What is Market Cap and Why Does it Matter in Crypto?

5 Oct 2023 | Cryptocurrency news

Understanding the term “market cap” is essential for any individual investor eyeing the crypto space. But what exactly is market cap, and why is it so crucial? In this comprehensive guide, we’ll dissect what market cap means, its significance, and how you can use this metric to invest into crypto in a smart way.

In the sections ahead, you’ll get insights into:

  • How market cap is calculated and what it represents.
  • The role of market cap in evaluating a cryptocurrency’s value and risk.
  • Comparisons between market cap and other pivotal metrics like trading volume and liquidity.
  • Different categories of market cap and their implications for your investment strategy.

Ready to become a savvy investor with a solid grasp of market cap? Let’s get started. 👇


What is Market Cap?

Market capitalization, commonly referred to as market cap, is a simple yet powerful metric used to evaluate the size and significance of a cryptocurrency—or any asset, for that matter. In essence, it gives you a snapshot of how the market values a particular coin or token at any given time.

How to calculate Crypto Market Cap, with formulas - What is Market Cap and Why Does it Matter in Crypto? - Guardarian Blog


Definition of Market Cap

Market cap is calculated by multiplying the current price of a cryptocurrency by its total circulating supply. The formula is:

Market Cap=Current Price×Circulating Supply


How to Calculate Market Cap: An Example

Let’s take a real-world example to make this concept clearer. Suppose the current price of a hypothetical cryptocurrency, let’s call it “CryptoX”, is $100. If there are 1 million CryptoX coins in circulation, the market cap would be:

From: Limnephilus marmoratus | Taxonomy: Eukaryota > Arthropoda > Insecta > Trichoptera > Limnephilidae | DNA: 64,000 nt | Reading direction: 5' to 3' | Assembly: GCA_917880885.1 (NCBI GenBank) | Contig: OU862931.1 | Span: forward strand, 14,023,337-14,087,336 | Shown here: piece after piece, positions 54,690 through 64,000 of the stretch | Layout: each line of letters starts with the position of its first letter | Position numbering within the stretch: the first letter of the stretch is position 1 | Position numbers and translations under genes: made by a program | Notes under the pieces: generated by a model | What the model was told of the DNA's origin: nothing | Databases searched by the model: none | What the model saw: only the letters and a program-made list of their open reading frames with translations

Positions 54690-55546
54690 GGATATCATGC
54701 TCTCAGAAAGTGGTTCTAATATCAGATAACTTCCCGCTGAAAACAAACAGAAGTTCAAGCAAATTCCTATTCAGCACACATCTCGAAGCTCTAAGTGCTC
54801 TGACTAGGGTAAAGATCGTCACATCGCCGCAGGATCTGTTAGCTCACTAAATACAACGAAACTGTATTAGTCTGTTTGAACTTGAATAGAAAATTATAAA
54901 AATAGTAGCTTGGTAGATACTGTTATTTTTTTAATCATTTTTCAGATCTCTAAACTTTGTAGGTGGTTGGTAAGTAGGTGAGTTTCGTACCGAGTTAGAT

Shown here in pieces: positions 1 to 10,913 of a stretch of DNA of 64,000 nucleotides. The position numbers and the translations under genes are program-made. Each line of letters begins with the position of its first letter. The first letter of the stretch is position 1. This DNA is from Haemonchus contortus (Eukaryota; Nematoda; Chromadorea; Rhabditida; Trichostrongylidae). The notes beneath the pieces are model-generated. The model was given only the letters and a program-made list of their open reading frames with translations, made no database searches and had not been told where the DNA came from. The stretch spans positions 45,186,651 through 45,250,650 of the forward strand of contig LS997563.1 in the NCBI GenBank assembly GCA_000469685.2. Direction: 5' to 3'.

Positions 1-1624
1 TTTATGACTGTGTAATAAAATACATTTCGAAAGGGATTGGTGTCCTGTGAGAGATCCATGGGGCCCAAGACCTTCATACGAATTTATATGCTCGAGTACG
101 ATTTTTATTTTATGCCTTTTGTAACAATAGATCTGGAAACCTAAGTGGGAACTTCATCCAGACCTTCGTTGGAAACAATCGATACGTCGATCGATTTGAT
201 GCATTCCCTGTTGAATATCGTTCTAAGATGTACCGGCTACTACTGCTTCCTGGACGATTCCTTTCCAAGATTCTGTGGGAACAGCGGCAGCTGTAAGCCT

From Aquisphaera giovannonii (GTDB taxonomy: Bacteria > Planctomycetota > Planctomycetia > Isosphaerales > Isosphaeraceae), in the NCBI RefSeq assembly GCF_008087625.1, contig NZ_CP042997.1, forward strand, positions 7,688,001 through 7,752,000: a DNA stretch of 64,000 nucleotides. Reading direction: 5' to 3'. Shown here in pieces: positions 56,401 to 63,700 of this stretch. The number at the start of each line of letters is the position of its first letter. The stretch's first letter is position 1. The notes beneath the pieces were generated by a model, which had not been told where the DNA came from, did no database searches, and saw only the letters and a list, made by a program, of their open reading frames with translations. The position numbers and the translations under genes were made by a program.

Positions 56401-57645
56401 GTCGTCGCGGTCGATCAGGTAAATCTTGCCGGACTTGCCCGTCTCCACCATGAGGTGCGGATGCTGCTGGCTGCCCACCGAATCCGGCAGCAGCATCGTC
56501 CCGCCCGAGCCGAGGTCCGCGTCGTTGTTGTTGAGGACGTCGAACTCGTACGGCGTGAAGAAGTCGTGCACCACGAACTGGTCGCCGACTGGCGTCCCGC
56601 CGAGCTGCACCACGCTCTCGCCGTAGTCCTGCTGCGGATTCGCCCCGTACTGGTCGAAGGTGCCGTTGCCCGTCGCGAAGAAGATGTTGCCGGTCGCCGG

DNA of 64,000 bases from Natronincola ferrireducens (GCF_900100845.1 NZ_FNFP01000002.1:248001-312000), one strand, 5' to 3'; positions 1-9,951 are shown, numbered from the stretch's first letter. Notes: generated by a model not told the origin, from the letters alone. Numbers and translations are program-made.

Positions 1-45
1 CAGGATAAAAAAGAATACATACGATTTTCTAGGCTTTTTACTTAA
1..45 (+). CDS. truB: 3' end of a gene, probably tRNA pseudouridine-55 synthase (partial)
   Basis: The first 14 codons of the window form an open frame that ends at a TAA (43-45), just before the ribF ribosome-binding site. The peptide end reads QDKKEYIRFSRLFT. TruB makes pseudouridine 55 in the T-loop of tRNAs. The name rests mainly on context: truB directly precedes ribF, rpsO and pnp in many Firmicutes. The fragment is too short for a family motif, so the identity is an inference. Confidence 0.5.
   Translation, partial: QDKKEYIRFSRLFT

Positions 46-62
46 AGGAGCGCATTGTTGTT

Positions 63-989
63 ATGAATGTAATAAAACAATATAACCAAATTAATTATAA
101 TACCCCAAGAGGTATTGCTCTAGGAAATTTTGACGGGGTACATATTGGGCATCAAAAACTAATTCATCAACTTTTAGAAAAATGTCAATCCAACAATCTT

Market Cap of CryptoX=100×1,000,000=100,000,000

So, the market cap of CryptoX would be $100 million.

Understanding the market cap can provide insights into the relative size and stability of a cryptocurrency. A higher market cap generally indicates more stability and less risk, while a lower market cap could signify the opposite. However, market cap should not be looked at in isolation, as we’ll explore in upcoming sections.


Why Market Cap Matters

Understanding the market cap of a cryptocurrency isn’t just a numbers game; it’s a vital part of assessing both the asset’s stability and its potential for future growth. In this section, we’ll explore several key reasons why you should pay close attention to this metric.

1. Indicator of Stability

A high market cap generally signifies a stable asset. Stability in this context doesn’t necessarily mean a lack of volatility; rather, it implies that the cryptocurrency is less susceptible to market manipulation or drastic changes in price.

2. Asset Valuation

Market cap can provide an initial ballpark figure for the worth of a cryptocurrency. However, remember that it’s not an end-all-be-all metric. It should be part of a more extensive due diligence process when assessing an asset’s true value.

3. Portfolio Diversification

Knowing the market cap of various cryptocurrencies can aid in diversifying your investment portfolio. Typically, a mix of high, medium, and low market cap assets can offer a balance between risk and reward.

4. Risk Assessment

While a high market cap can indicate stability, a low market cap can be a red flag. Lower market cap coins are generally more susceptible to volatility and can carry higher risks. However, they also offer higher potential returns, making them attractive to some investors.

5. Market Sentiment